Pilots reported control problems immediately after take-off.
Preliminary information derived from the black box indicated that fault readings from a sensor cause a staff protection system to push the nose of the airplane down as pilots fought to level the airplane 26 times before the crash.
The system, with the acronym MCAS, is new to the MAX. It’s a modification of a system that’s been on 737s for 20 years. Lion Air (as well as other airlines, including American and Southwest in the USA) says Boeing didn’t highlight the modification in the pilot training manual.
The pilots of the doomed JT610 flight apparently weren’t aware of the change and that simply using a technique to disable a runaway trim for the old system would have solved the issue. (Pilots of the same airplane the day before, encountering the same problem, disabled MCAS.)
The cockpit voice recorder hasn’t been recovered, so nobody knows what was going on in the cockpit between the pilots as they tried to figure out what was wrong.
But after investigators issued a report outlining what was found on the flight data recorder, Boeing issued a statement ignoring the pilot manual omission and, by any objective reading, blaming the pilots and Lion Air’s maintenance for the crash.
It remains to be seen if Lion Air is partially, or entirely culpable, or not at all, or Boeing’s role in this accident. But Boeing’s statement led Kirana to express his offense and determination to cancel what’s left of the Lion Air order for the MAX. Boeing’s web site lists 190 undelivered at Nov. 30.
The Ascend data base listed 229 MAXes scheduled for delivery from 2019 through 2026. Under new accounting rules, some of the order is attributed to lessors who will finance the aircraft through purchase-leaseback arrangements.
Lion Air is embarked on a rapid growth plan, fueled by the large order for the MAX. Some of these will replace 737NGs as these roll off lease or maintenance holidays.
Kirana said the growth plan will continue even if the MAX order is canceled. He pointed to Airbus and Bombardier (apparently referring to the CSeries, which is now the Airbus A220) as alternatives to Boeing.
Lion Air has 148 A320neos scheduled for delivery from 2019 through 2031. These are thought to be intended for Lion Air’s leasing arm, but most airplanes probably can be redirected to Lion Air.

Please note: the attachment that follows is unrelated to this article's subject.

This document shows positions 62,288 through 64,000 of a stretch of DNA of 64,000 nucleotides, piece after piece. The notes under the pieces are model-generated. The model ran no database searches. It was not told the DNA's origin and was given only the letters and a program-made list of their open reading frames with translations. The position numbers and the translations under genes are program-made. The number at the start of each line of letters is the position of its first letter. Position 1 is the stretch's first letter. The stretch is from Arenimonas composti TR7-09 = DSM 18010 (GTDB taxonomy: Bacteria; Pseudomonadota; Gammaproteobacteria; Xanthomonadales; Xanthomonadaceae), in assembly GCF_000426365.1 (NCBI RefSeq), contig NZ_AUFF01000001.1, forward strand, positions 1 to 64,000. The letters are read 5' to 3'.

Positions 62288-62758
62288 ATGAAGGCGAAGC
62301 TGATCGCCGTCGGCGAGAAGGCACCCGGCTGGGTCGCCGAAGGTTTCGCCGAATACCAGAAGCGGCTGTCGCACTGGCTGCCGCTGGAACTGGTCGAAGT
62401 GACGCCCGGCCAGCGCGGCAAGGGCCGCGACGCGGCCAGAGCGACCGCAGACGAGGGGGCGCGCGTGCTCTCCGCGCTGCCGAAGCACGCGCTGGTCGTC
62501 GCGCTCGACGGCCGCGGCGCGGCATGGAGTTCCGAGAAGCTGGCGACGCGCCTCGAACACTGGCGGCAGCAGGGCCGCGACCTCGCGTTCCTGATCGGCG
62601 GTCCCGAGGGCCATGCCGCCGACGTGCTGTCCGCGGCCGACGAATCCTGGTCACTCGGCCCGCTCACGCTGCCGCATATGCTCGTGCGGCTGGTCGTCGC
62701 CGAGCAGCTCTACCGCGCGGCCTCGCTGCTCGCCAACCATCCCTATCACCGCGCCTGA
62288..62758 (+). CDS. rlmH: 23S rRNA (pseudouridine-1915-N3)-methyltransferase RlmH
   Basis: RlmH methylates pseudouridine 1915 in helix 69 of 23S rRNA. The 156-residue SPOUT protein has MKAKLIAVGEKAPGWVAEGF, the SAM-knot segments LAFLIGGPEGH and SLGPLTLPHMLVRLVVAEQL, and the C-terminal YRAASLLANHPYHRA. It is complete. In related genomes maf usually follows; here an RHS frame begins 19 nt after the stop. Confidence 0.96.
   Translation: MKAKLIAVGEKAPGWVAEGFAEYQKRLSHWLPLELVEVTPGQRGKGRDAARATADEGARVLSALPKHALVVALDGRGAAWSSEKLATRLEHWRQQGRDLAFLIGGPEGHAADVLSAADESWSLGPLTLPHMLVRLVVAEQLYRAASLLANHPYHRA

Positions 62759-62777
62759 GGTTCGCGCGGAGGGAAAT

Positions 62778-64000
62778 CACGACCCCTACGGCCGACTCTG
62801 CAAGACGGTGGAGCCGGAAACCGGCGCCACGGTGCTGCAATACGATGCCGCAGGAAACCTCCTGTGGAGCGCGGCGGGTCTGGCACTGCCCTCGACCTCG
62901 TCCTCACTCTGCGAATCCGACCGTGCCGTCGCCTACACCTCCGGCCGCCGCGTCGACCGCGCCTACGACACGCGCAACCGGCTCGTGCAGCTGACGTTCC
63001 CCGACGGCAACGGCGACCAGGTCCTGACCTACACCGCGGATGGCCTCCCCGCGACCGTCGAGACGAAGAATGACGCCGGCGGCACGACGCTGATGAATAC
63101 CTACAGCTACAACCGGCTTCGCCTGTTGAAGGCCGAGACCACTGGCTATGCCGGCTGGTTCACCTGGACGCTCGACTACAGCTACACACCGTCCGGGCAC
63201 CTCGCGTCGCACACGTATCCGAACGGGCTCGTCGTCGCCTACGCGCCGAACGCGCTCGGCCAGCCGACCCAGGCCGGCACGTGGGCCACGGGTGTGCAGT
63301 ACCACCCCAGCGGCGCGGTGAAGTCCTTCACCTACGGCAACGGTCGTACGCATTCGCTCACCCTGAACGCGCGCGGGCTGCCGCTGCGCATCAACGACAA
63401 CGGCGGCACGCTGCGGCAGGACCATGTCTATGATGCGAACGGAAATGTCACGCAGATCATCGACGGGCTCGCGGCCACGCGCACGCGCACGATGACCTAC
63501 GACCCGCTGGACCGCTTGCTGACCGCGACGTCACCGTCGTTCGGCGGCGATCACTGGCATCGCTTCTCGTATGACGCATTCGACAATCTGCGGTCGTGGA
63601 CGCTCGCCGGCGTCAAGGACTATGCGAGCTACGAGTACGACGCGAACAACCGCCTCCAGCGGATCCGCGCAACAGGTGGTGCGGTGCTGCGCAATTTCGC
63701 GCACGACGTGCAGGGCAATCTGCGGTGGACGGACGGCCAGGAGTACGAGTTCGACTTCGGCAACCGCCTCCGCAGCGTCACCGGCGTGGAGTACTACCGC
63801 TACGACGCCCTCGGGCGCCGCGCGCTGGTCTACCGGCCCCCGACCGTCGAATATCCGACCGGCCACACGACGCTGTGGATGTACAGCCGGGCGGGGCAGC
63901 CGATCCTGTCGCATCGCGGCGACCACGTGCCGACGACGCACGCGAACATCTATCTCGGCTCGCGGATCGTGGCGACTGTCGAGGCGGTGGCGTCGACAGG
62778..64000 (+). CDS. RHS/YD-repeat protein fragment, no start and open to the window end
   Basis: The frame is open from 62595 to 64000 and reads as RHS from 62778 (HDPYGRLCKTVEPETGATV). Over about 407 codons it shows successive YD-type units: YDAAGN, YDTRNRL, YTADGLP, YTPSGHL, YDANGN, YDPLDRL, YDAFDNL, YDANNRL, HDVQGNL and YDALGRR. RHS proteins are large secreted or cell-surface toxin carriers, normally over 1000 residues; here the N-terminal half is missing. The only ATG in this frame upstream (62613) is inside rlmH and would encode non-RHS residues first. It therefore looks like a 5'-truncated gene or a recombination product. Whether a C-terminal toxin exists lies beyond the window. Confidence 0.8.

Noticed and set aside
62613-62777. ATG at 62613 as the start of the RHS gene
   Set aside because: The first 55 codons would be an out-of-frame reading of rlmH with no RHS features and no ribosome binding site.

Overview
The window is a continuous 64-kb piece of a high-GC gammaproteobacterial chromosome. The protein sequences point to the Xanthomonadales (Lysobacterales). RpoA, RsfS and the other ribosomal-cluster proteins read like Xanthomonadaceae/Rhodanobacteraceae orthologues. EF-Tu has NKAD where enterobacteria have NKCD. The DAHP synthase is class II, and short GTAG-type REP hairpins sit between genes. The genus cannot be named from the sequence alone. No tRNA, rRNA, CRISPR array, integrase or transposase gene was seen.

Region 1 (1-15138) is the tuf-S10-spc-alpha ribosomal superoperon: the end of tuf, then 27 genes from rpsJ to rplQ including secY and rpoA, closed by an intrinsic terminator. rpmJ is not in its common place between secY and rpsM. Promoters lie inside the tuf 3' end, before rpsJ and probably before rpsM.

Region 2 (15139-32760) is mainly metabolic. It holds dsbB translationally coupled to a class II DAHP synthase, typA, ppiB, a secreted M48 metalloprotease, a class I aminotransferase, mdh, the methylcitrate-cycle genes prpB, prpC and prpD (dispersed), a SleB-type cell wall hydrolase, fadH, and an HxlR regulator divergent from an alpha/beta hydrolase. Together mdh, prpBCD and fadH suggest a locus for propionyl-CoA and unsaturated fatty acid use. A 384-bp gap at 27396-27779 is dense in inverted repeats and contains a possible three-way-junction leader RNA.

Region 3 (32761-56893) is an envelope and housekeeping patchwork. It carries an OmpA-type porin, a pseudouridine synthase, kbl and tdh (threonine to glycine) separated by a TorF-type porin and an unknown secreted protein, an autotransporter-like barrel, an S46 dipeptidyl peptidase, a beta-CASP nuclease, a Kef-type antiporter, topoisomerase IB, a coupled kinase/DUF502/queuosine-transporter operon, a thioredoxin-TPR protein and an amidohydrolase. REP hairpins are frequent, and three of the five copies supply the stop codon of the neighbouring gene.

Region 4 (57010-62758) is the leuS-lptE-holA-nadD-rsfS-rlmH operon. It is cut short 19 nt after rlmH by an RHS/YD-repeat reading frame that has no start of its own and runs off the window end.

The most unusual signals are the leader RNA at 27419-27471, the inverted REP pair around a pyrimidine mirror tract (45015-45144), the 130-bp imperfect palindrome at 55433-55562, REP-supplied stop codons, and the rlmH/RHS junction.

The delivery stream is broadly a mismatch to the MAX.
But last week the head of Avianca Airlines said he wants to cancel 50 of 100 A320neo orders. There is no way for an outsider like LNC to know which 50 Avianca wants to cancel. But plotting its delivery stream against the MAX and Lion Air’s orders, it appears that for the most part, the combined Lion-Avianca delivery streams can replace the MAX fairly evenly.
Boeing CEO Dennis Muilenburg pointed out, when asked, that the contract has provisions that prevent (or nearly so) one-sided cancellations.
It’s not clear what penalties Lion Air might face. It’s been speculated that orders for years beyond the next 24 months may have only minimal deposits.
Cancellation of aircraft within the next 18-24 months would likely involve significant penalties because orders to suppliers already have been placed. This means about another two dozens MAXes should be delivered to Lion Air.
Some believe that Lion Air is overcommitted with too ambitious a business plan. Canceling or deferring the MAX may be the best course irrespective of the accident, some believe.
Lion Air’s financials are private, so it’s not possible to assess the company’s financial condition.
Some looked at the quantity of orders that Lion Air might cancel and concluded this would be a big blow to Boeing.
LNC takes a different view.
While agreeing that Boeing clearly would not want to lose an order for 202 MAXes (2021-2026 deliveries), valued at $11bn (an average price of $50m per plane, given a mix of MAX 8/9/10), LNC believes Boeing could resell these. It could even obtain a higher price.
But when the delivery stream is plotted out against announced and future production (the latter an LNC forecast), the annual impact of cancellation—even if the orders went away and were not resold, an unlikely prospect—is less than 6%.
LNC sees no impact to Boeing, other than a PR black eye, if Lion Air cancels its order. It could even gain by reselling the aircraft at a higher price.
Boeing isn’t in a position of weakness. But neither is it an enviable position to be in.